Mayor Gavin Newsomis implementing his groundbreaking plan to provide comprehensive health care to San Francisco’s 82,000 uninsured residents, even though The City's Board of Supervisors has not yet approved a controversial and key funding component to the plan.
San Francisco would be the first city in the United States to ensure that every resident has access to affordable health care — including primary care, hospital services and prescription drugs.
Estimated to cost nearly $200 million, The City is redirecting $104 million of funds already used for medical care of the uninsured to pay for the plan, and another $56 million is expected to be raised through sliding-scale premiums paid by participants. San Francisco’s business community is expected to pick up the estimated $40 million gap through a proposed per-employee payment mandate against which business owners and industry advocates are aggressively lobbying.
Newsom’s plan, called the San Francisco Health Access Program, is drafted as legislation that outlines the infrastructure to provide the health services but does not include the details of how it would be funded. The funding mandate, legislation that would require businesses to provide health care for all employees, was first proposed by Supervisor Tom Ammiano in November.
In announcing his ambitious plan June 20, Newsom shared credit with Ammiano and mentioned Ammiano's parallel funding mandate, noting that, “the business community needs to participate in this.”
However, in the days and weeks that followed, Newsom distanced himself from the specifics of Ammiano's proposed ordinance, while still conceding that the business funding was needed.
Under Ammiano's ordinance, businesses with 100 or more employees would be required to pay an average of $273 per month for each full-time employee; businesses with 20 to 99 employees would pay $182.50 per employee per month. A prorated amount would be required for part-time employees. Businesses with fewer than 20 employees would be exempt.
In a meeting with The Examiner's editorial board June 22, Newsom said the business-funding mandate needed “work to make [the Health Access Program] more palatable.” Nonetheless, Newsom said Ammiano's proposal would “mandate a spending floor” that would prevent businesses from withdrawing health care benefits from current employees, while at the same time providing the missing funding piece to his program.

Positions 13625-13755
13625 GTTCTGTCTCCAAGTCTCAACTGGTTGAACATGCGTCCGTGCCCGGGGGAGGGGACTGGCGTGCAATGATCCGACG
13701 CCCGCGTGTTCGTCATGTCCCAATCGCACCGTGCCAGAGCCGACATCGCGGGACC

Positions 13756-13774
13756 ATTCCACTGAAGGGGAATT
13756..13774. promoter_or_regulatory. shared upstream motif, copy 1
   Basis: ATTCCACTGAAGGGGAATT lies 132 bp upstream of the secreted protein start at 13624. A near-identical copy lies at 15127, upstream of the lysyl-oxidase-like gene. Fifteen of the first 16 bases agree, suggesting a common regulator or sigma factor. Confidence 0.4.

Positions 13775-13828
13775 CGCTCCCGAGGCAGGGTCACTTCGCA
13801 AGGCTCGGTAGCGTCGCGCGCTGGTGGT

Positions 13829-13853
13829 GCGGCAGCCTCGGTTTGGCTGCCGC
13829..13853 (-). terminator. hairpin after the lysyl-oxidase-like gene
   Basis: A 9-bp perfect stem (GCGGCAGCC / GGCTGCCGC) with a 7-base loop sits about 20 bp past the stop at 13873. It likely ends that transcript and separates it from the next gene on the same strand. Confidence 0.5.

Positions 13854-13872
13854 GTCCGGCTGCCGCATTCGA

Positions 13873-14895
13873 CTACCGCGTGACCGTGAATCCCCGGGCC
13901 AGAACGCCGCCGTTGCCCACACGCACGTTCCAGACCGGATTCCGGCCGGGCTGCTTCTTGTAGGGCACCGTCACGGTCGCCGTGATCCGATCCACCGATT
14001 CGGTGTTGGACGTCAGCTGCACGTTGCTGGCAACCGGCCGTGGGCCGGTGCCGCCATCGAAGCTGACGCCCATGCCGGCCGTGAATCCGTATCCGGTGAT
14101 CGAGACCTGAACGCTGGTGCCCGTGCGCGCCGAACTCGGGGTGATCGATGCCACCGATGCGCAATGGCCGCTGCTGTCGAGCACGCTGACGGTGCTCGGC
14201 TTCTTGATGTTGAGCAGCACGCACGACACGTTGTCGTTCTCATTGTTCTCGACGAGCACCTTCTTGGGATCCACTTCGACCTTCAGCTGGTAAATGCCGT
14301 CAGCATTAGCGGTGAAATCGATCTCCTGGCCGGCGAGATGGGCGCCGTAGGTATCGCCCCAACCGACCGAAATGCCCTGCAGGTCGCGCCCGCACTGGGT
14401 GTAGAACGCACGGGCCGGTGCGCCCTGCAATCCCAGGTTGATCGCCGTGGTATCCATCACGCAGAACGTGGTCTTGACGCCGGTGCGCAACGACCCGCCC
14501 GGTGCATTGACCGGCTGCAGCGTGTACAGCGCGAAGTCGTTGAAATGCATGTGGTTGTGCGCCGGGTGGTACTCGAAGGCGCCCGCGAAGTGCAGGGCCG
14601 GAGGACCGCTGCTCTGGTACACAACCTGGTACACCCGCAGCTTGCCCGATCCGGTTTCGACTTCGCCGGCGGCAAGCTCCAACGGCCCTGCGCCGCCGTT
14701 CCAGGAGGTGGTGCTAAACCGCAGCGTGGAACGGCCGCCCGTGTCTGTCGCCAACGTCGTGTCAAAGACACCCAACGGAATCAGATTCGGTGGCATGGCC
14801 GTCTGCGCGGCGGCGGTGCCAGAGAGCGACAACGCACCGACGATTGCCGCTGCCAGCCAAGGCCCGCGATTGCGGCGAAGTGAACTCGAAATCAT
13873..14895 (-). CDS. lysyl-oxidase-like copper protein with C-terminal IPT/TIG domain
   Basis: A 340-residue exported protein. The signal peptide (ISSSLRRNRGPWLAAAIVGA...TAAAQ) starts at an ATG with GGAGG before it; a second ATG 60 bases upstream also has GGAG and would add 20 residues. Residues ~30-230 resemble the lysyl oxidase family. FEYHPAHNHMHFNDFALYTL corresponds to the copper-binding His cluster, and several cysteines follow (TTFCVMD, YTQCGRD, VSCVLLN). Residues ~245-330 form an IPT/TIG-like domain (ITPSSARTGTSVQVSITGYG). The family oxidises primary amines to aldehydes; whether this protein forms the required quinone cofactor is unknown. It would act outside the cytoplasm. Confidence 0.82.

A proposed compromise announced Wednesday at the Board of Supervisors Budget and Finance Committee would allow San Francisco's smaller businesses — which would be hardest hit by the funding mandate — to delay payment until 2008.
However, under another proposed change, Ammiano's legislation incorporated language about Newsom's Health Access Program, linking the popular health program with the less-popular funding mandate. No action was taken on Ammiano's ordinance, which will have a full hearing before the Board of Supervisors on Tuesday.
The committee also made no decision on Newsom's Health Access Program. Nonetheless, immediate implementation of the program is moving forward, according to the mayor's press director, Peter Ragone.
“The administration is capable of taking the first steps and we intend to do that,” Ragone said, hours after the supervisors' committee meeting had concluded.
The differences between health care access ordinances proposed by Mayor Gavin Newsom and Supervisor Tom Ammiano:
Newsom’s “San Francisco Health Access Program” ordinance
» Creates a $200 million infrastructure to provide health care services — including primary care, hospital services and prescription drugs — to San Francisco’s estimated 85,000 uninsured residents
» Does not outline in writing the funding mechanism for the program
» $104 million would come from redirected public health dollars already in the system, according to Newsom, and another $56 million would come from sliding-scale co-payments from plan participants. City businesses would be expected to pick up a $40 million funding gap.
Ammiano’s “Worker Health Care Security Ordinance”
» Requires San Francisco businesses with 20 or more employees or nonprofits with 50 or more employees to pay up to $1.60 per employee work hour for health coverage for their employees, prorated on an hourly basis, even if they are part-time employees, are covered by their spouse or do not live in San Francisco.
» Prevents businesses from dropping existing employee health coverage, but money required for previously uninsured employees can be paid to The City to cover employees’ participation in new San Francisco Health Access Program.
» An estimated 16,000 previously uninsured workers would be provided health care at a projected cost of up to $49 million, according to the Office of Economic Analysis.